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Ford Motor Company has announced the division of its electric vehicle (BEV) manufacturing operations from its ICE (internal combustion engine) or gasoline car manufacturing operations into two separate units. The rearrangement was a foregone conclusion. The Ford parent company will be in charge of both divisions. The interesting element is that Ford e will be the name of the electric car division.
Many Wall Street analysts and investors have pushed legacy manufacturers like Ford to spin off their electric vehicle operations in the hopes of reaping the high valuations that certain EV start-ups have received.
Ford intends to run its new electric vehicle operation, known as Ford Model e, like a start-up, with lean, flexible teams, an innovative culture, and the capacity to produce "clean-sheet" designs that don't rely on existing Ford products. While current CEO Jim Farley will be the Model e's president, Doug Field, a former Apple and Tesla executive, will be in charge on a day-to-day basis.
This is something that Tesla may not like. Apart from its very first model, the Roadster, the vehicles marketed by Elon Musk's company had names taken from the alphabet until Ford showed up. Model S for the luxury sedan, and the Model X for the luxury SUV/crossover. After the Model X, Tesla wanted to introduce an entry-level vehicle to the market.
Back in 2014, Elon Musk, Tesla’s CEO, had said "We have the S and the X and then a friend asked me at a party 'hey what are you going to call the third-generation car? Well we've got the S and the X so we might as well make it the E." But this car was eventually called Model 3.
So, why did Musk deviate from the alphabet? When Tesla attempted to register the trademark, it was met with unexpected pushback from Ford, which stymied the process.
Musk explained, "Ford gave us a call and said they're gonna sue us for using Model E.” To prevent Tesla from using the letter E as a car name, Jim Farley's firm cited a 2010 agreement between the two firms that stated Tesla could not use the word E as a vehicle name. Ford went on to say that there was a potential of confusion between the Model E and the renowned Model T, which was released in 1908.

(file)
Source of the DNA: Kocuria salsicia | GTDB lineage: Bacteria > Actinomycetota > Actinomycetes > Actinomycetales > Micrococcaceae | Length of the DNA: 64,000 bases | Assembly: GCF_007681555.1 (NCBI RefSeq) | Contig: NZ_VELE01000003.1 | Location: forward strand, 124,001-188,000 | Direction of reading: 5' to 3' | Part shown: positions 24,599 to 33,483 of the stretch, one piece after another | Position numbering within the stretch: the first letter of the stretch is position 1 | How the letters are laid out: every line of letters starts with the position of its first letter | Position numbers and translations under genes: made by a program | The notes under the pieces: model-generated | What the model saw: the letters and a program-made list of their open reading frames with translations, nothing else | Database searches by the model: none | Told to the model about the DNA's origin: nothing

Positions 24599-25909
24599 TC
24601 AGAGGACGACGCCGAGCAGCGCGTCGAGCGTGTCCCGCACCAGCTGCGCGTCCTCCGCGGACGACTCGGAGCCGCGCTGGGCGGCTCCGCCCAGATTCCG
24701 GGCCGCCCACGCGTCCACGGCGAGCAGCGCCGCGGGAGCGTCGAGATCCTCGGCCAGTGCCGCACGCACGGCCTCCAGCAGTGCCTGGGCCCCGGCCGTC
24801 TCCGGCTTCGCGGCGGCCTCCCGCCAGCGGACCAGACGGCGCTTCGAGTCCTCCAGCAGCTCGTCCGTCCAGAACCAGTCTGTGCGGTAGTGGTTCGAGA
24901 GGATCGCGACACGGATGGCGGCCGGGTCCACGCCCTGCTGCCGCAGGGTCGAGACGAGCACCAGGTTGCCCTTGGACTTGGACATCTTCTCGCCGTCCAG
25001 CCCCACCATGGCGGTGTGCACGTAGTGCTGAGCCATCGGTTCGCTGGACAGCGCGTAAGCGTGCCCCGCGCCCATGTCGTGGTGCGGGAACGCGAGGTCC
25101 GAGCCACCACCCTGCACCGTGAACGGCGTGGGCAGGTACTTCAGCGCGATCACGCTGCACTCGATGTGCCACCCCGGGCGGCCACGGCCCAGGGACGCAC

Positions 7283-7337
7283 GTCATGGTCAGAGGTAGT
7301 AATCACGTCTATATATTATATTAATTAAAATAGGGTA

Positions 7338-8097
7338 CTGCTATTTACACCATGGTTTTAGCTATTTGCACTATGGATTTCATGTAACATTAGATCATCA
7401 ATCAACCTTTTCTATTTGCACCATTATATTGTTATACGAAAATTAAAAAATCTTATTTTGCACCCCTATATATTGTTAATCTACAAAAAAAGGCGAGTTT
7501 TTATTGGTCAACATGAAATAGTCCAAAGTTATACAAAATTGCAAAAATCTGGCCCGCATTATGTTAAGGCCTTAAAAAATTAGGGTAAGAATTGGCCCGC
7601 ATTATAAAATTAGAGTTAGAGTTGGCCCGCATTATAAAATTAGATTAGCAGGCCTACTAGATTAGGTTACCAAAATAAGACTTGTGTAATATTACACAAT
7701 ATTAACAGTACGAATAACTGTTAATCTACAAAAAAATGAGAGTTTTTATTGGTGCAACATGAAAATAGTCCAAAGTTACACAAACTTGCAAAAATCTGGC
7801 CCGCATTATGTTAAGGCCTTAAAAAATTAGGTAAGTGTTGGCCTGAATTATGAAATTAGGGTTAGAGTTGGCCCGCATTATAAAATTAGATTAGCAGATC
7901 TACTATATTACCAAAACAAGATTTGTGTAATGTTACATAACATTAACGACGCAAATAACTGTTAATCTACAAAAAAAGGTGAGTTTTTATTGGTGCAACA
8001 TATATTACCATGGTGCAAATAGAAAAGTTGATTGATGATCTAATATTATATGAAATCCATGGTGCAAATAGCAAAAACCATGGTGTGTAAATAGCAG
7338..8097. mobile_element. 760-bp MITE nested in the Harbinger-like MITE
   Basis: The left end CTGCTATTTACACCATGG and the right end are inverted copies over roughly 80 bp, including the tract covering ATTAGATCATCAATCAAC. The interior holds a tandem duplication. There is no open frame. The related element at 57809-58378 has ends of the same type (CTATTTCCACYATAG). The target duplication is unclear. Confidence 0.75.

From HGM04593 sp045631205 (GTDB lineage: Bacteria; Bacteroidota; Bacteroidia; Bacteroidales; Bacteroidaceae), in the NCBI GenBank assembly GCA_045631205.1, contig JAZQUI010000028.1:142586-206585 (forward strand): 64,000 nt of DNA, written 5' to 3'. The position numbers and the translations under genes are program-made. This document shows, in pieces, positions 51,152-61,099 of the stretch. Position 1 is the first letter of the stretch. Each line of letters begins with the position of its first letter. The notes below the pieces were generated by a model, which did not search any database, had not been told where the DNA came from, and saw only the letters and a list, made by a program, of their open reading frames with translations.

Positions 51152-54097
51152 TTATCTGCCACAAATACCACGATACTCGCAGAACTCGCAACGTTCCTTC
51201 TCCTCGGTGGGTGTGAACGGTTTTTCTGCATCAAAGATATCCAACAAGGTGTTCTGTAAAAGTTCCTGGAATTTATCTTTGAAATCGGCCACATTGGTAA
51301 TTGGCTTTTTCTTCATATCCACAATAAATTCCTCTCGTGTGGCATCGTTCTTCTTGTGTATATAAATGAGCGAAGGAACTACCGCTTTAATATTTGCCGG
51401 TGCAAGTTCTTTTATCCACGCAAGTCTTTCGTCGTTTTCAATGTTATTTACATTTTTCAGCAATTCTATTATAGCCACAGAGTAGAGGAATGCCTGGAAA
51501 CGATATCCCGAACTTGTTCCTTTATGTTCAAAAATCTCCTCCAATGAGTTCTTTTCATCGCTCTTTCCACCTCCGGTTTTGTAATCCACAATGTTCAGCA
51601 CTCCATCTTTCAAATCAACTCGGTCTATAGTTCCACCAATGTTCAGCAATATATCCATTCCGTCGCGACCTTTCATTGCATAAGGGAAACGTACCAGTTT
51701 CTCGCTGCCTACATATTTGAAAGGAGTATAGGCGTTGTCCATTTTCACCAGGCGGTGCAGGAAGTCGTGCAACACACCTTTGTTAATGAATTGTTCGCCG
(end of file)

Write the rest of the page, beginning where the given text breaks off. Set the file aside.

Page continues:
The iconic Ford Model T
Until 1927, the Ford Model T was a tiny, light automobile that dominated sales in America. Initially, the Model T was available as a touring automobile, a Tourabout, and a Runabout. The Model T, dubbed the "Tin Lizzie," had seating for five passengers and had low, trim body lines. A Model T Touring automobile cost $290, while the Tudor sedan cost $580.
Customers could also join in a scheme called the "Ford Weekly Acquire Plan," which allowed them to purchase a new Ford Model T by making a five-dollar deposit at numerous approved Ford Dealers across the country. Ford Motor Company became an industrial powerhouse thanks to the Model T.
On May 26, 1927, production of the Model T came to an end after 19 years and over 15 million vehicles. It has been dubbed the most influential automobile of the twentieth century.
The developer of the Mustang and F-150 looks to have developed some new technology that could increase the popularity of its automobiles. Ford just released a new version of its FordPass Connect app, which allows Ford vehicle owners to interact with their vehicles remotely, including starting them while they are away. Images in the latest FordPass Connect edition show that, if the manufacturer's aim is realized, Ford automobiles will be able to park themselves in the near future.
All of this suggests that the Ford F-150 Lightning could be equipped with this option, giving it a significant advantage over General Motors' Chevrolet Silverado EV, GMC Hummer EV, and Tesla's futuristic Cybertruck in the electric truck war.